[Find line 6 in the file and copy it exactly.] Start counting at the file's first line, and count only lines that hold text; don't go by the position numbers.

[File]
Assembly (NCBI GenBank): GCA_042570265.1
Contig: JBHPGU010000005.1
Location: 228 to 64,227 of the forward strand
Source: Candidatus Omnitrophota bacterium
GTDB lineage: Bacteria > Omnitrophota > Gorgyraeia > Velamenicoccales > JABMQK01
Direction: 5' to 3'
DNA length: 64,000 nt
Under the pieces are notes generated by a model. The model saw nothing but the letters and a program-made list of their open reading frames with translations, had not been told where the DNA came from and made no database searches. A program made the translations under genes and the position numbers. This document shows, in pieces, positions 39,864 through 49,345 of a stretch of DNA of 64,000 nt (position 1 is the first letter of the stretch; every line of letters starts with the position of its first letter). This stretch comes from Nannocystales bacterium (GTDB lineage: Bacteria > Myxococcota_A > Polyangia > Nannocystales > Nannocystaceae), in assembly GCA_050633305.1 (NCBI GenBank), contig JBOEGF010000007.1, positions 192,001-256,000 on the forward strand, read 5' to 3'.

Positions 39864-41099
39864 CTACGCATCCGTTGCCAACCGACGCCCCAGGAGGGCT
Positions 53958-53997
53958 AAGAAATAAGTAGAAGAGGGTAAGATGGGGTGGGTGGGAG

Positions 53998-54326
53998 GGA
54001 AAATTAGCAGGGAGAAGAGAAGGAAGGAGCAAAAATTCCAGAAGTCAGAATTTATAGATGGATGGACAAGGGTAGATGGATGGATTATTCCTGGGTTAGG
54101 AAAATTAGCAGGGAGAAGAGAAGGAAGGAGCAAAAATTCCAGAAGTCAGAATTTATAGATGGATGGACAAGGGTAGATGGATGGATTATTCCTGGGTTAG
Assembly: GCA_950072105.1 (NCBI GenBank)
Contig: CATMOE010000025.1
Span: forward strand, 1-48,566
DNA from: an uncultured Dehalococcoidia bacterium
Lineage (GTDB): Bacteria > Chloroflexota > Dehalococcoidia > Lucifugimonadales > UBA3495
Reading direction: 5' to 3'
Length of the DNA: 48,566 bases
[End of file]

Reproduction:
Direction: 5' to 3'